Antigone, one of the few full plays by Sophocles we know of today, deals with Antigone, Oedipus’s daughter as she goes against Creon’s law to bury her dead brother, an act she believes is worth it, for the Gods are more important than the law. The play focuses on the issues this situation put’s forward, namely, whether or not Polyneices deserve burial rights, whether someone who buried him against the laws of Creon should be punished, and if Creon should have the right to be king. This leads us to not only analyze these questions but also some of the main elements of the play. Firstly, since the issue surrounding the burial rights of Polyneices is dealt with early on in the play, the play focuses on the latter two questions. Should someone who defied the laws Creon put forward be punished?
The heroine, Antigone, defies the king’s decree regarding her dead brother and several important issues are raised. Among them are the importance of family ties versus loyalty to the state and the willingness to defy those in power in order to do what someone feels is right and proper. The play opens with a conversation between Antigone and her sister Ismene regarding the fate of their brothers Eteocles and Polynices. Polynices had deserted a battle line and in a fight with Eteocles, both were killed. Creon, The king of Thebes proclaimed that Eteocles should have an honored burial, but that Polynices was to be left unburied so that he may be eaten by wild animals.
The tragic hero/heroine was a person who went beyond ordinary behavior or thinking and was punished for it. They defied the decrees of the gods and fate. Sophocles’s Antigone, however rebellious, is admired for sacrificing herself to perform the burial rites for her brother, claiming that the state cannot override the religious law. In Anouilh’s version, religion is thrown out as a concern when Creon gets Antigone to admit that ritual is meaningless. The tragic conflict instead boils down to the individual (Antigone) standing up for her
A. The plot of both the plays, by Anouilh and by Sophocles circle around the story of a girl defying her uncle Creon (who also happens to be the king), in the face of death. They both go on to present the same story through a play, but with a difference. As in the ancient representation by Sophocles, in Anouilh’s play too, Antigone buries Polynices (her brother) regardless of Ismene's (Antigone’s sister) advice. She disobeys Creon’s direct orders, and the king commands her death.
Antigone, the sister of both Polynices and Eteocles believes that both brothers have the right to be buried, because she loves them both. Going against the rule of the king, Antigone buries Polynices. By doing this, she stands by her original beliefs and is willing to accept all consequences that accompany burying her brother. Within the first lines of the tragedy, Antigone confronts her sister with her idea of burying Polynices. Her sister, Ismene, opposes Antigones decision to go against the kings orders and bury their brother.
To Creon she was arrogant because she would not do anything she was told even though it came from him, the king. Heroes must also have a downfall which evokes the audience pity, which in this case is when Antigone dies fighting for her brothers proper burial rights. After arguing so much with Creon about what seems to be right. She decides to take a chance and bury her brother properly after being denied to do so. She is locked up and sentenced to death by Creon.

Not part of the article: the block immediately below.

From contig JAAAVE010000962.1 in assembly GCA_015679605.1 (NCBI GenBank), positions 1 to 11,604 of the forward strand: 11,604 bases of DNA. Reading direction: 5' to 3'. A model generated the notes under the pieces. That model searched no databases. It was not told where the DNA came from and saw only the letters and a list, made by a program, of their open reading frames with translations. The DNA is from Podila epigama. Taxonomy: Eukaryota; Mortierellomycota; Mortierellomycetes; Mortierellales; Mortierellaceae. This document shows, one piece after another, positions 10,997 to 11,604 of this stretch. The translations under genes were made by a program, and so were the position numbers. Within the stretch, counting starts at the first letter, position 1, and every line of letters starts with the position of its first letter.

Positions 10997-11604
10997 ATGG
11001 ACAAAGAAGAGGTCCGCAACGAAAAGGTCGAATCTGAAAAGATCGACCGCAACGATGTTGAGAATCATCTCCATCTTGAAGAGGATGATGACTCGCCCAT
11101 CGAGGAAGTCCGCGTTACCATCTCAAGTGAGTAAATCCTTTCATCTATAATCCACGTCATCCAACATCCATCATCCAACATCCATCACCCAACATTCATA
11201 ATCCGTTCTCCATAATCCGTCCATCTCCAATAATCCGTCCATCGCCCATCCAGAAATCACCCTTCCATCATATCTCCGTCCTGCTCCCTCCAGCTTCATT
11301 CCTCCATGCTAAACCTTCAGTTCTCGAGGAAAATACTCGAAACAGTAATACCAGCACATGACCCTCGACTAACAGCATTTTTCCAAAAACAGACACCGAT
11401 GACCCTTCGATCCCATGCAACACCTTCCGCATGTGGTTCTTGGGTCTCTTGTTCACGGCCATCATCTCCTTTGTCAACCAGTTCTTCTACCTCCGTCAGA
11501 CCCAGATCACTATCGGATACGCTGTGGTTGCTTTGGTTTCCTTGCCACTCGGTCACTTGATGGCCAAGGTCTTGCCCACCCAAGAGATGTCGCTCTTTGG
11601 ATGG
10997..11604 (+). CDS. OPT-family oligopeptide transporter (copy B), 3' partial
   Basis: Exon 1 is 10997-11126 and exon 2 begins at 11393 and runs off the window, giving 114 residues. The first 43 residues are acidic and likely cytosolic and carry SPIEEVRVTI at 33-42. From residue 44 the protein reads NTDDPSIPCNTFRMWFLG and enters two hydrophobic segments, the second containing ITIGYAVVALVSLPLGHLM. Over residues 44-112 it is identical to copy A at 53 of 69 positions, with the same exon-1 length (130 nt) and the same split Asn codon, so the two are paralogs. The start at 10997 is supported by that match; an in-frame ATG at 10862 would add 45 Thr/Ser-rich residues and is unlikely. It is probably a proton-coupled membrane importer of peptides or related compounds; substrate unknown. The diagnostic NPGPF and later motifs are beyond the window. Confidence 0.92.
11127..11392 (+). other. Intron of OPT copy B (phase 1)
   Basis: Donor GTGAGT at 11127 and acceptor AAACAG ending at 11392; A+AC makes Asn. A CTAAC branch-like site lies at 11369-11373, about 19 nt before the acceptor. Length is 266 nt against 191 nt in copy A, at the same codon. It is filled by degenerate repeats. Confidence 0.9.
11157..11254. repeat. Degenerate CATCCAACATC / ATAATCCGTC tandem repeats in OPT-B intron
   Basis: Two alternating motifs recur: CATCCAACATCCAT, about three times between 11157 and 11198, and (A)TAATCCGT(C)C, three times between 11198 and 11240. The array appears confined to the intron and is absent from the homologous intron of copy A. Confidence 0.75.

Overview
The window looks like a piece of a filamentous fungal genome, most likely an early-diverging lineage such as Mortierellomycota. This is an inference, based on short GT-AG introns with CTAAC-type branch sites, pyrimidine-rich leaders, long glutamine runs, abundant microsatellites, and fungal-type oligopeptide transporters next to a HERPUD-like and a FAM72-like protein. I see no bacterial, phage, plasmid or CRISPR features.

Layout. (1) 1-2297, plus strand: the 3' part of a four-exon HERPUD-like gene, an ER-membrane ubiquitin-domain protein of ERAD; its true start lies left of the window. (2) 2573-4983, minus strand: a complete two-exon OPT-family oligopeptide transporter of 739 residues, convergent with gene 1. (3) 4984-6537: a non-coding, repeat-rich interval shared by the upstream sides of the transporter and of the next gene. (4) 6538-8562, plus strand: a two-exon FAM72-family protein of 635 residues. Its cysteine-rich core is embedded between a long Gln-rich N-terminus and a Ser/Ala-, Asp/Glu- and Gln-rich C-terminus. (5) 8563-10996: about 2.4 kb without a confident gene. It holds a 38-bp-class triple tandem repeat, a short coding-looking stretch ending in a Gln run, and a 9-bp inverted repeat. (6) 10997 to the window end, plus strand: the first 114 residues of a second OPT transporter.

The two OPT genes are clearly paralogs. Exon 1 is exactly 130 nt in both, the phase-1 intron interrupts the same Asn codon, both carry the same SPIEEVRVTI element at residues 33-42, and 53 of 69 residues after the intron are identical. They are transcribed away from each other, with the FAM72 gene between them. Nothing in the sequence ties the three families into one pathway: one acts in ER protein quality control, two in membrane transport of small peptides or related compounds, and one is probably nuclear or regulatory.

Antigone’s refusal to lay down and follow the king’s command shows an aggressive side of Antigone. By returning to the body a second time to perform the funeral rites, provides the reader with a view into Antigone’s railing against one of the essential rules laid out in her culture. The reader is provided with a traditional look into gender roles through the character Ismene. Ismene is more subservient and docile than Antigone. Ismene mentions that she is unable to defy the State, while Antigone feels that she must break the law in order to honor her brother.
This act of disobedience eventually led to political and legal reform in Ancient Greece. The plays carry the idea that even in the ancient times, women have the possibility through self-realization that they can be as strong and wise as men. Although living in the maid-dominated society of Ancient Greek Theban where women were subject to subservient roles, young, teenage Antigone challenged not only the royal power of Creon, the ruler, but also his masculine power as well, by speaking against his policy that violates divine traditions. All throughout the play, Creon repeatedly accused Antigone, more because of her gender than her act of disobedience of his order forbidding burial of her brother. Until the very end of the play, Antigone stays unshaken, showing to the audience of Ancient Greece that women can be equal to men, as wise and strong as a male, and in her case, even more.
Antigone’s tragic flaw is that she is too passionate and strong-willed for her own good. She insists on burying her brother, Polyneices, even when the king forbade it. When asked why she ignored his demand Antigone replied, “I dared. It was not God’s proclamation” (783, 64-65). Antigone is telling Creon that rather than listen to his man made laws that she would rather follow the higher authority of the God’s.
Antigone, daughter of Oedipus, is left torn between state of family, and in the end, chooses family over state. Disregarding Creon's edict with grave danger to herself, Antigone ventures to bury the body of Polyneices, and thus begins her adventure. Antigone is truly a tragic hero, marked by her station as son of Oedipus, and her proud and perhaps arrogant characteristics which will lead to her eventual, inevitable, tragic ending. At the start of her tale, Antigone is the daughter of royalty, but more then that, a daughter of a horrible tragedy: through an unwitting horror story, her father, Oedipus, was also her brother, as Oedipus was married to his mother before she killed herself upon discovering the truth. Before his death, Oedipus had blinded himself, adding to the tragedy.